2015 Annual Science Report
University of Wisconsin Reporting | JAN 2015 – DEC 2015
Project 1B: Recovery of Mineral-Associated Amino Acids
As the single most abundant molecules in a cell (apart from water), amino acids are among the most widespread biomolecules on Earth. Amino acids are the building blocks of proteins and are also used for countless other functions, such as signal transduction, in all domains of life. Of special interest are the α-amino acids that have both the amine and carboxylic acid group attached to the first carbon (α) atom and have an organic substituent as the functional side chain. These amino acids include the 23 proteomic amino acids which are linked together by protein translating machinery into peptides resulting in the formation of proteins. Many amino acids display isomerism resulting in the appearance of L- and D- amino acids. Amino acids have been detected in numerous extreme environments as well as in extraterrestrial meteorites. But they are fragile and can be rapidly degraded when exposed to UV radiation and other oxidizing conditions. The differences in side chains between the amino acids have an effect on their charge and polarity. The resulting differences between amino acids makes their interaction with minerals variable. This may result in different extraction rates when recovering them from soils. On the other hand, the structural molecular resemblance of amino acids makes them hard to separate and detect individually by techniques such as HPLC or LCMS. Derivatization methods have been produced to optimize separation and thus detection. Due to their high occurrence on Earth (and in specific space environments) and their role in biological processes, amino acids are good molecular biomarkers. The aim of this study was to determine the extraction efficiency of amino acids from a range of minerals that are found on Mars.
It is important to investigate the preferences of different amino acids for adsorption to specific minerals. We have tested the extraction properties of 17 amino acids and 8 minerals.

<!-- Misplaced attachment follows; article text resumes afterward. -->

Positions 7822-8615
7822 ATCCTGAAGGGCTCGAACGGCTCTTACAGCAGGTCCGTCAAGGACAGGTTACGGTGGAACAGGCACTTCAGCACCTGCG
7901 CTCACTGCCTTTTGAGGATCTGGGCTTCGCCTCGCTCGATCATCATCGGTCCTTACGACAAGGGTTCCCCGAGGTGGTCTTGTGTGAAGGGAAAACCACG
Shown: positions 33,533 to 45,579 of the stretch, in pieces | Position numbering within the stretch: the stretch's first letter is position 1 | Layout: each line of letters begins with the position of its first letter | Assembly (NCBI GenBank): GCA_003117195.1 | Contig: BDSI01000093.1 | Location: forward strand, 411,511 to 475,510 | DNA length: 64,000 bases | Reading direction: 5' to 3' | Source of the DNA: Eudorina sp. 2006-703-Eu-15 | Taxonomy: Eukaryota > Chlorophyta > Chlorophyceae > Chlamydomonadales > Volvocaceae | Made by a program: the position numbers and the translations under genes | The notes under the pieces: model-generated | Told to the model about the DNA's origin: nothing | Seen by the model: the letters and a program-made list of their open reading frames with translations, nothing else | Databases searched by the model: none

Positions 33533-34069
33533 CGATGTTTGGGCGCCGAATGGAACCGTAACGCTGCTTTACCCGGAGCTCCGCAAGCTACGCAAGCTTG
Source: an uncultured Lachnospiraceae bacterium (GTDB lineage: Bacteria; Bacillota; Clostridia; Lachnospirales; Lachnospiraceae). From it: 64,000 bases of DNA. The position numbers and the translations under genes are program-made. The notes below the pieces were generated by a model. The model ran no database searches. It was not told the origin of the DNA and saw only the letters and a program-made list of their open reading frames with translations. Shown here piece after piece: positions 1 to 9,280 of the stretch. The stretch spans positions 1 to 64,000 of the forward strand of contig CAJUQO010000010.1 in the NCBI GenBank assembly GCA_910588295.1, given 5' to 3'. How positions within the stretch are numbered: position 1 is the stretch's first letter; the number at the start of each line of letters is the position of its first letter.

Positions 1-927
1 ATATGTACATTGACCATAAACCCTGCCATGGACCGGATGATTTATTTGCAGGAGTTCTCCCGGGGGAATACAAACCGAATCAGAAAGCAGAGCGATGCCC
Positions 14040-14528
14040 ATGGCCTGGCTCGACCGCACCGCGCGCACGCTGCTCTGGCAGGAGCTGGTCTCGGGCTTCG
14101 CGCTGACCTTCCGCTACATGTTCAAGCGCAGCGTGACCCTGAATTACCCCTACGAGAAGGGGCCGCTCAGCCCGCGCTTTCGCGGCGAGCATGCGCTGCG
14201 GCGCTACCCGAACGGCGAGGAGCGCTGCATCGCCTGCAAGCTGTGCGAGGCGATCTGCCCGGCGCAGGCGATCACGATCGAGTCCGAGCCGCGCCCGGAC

The adsorption properties and characteristics of clays and other minerals with relevance to Mars research were determined via a hot-water extraction procedure of amino acids and subsequent chromatographic identification and mass-detection. The minerals from Table 1 were ground (2 µm grain size) and spiked with a 100 µM L-amino acid standard containing the amino acids listed in Table 2. The minerals plus spiking solution was agitated gently for 24 hours before being centrifuged and the supernatant, which contained unbound amino acids, was removed. Ultra-pure water was added to the minerals followed by vortexing in order to remove loosely bound amino acids. This step was repeated two times (see Figure 1) before commencing the actual hot-water extraction, where tubes containing minerals and ultra-pure water were sealed and heated to 100 °C for 24 hours. After centrifugation of the minerals, the supernatant solution was collected, further purified by passing through an activated resin exchange column before being analyzed with and HPLC-FLD and LC-MS (ion trap) system.
Preliminary analysis of the acquired dataset allowed to calculate extraction yields of the spiked amino acids and gave clues in order to correlate amino acid and mineral properties with the extend of adsorption/desorption. A general trend that could be observed is that physical and chemical composition and properties of for example clay minerals, e.g. Calcium rich versus Aluminium pillared Montmorillonite clay, can strongly affect the extraction efficiency. Furthermore the polarity of the amino acid side chains are mainly responsible for an effective extraction from the selected minerals (see Figure 2). Positively or negatively charged amino acids generally show relatively good extraction yields. Amino acids with polar uncharged or hydrophobic side chains show poor levels of recovery.
Nevertheless, our preliminary results clearly show that mineral adsorption and amino acid recovery can vary significantly depending on physical and chemical properties of the minerals. It is therefore important to study in detail and individually the interaction of an amino acid-mineral pair.
* The swelling clay-rich smectite minerals show the most intriguing adsorption properties. CN-analysis, TGA and HPLC/FD all indicate these clays as ‘special’ * Although clays are known to hinder extraction by adsorption, our results indicate relatively high extraction yields for the clays for some amino acids * Presence of specific ions (Al, Ca) changes adsorption behavior of Montmorillonite * Differences in recovery/adsorption appear to result from both amino acid side chain as well as from mineral properties
Aerts, J. W., Röling, W. F. M., Elsaesser, A. & Ehrenfreund, P. Biota and biomolecules in extreme environments on Earth: implications for life detection on Mars. Life 4, 535–65 (2014).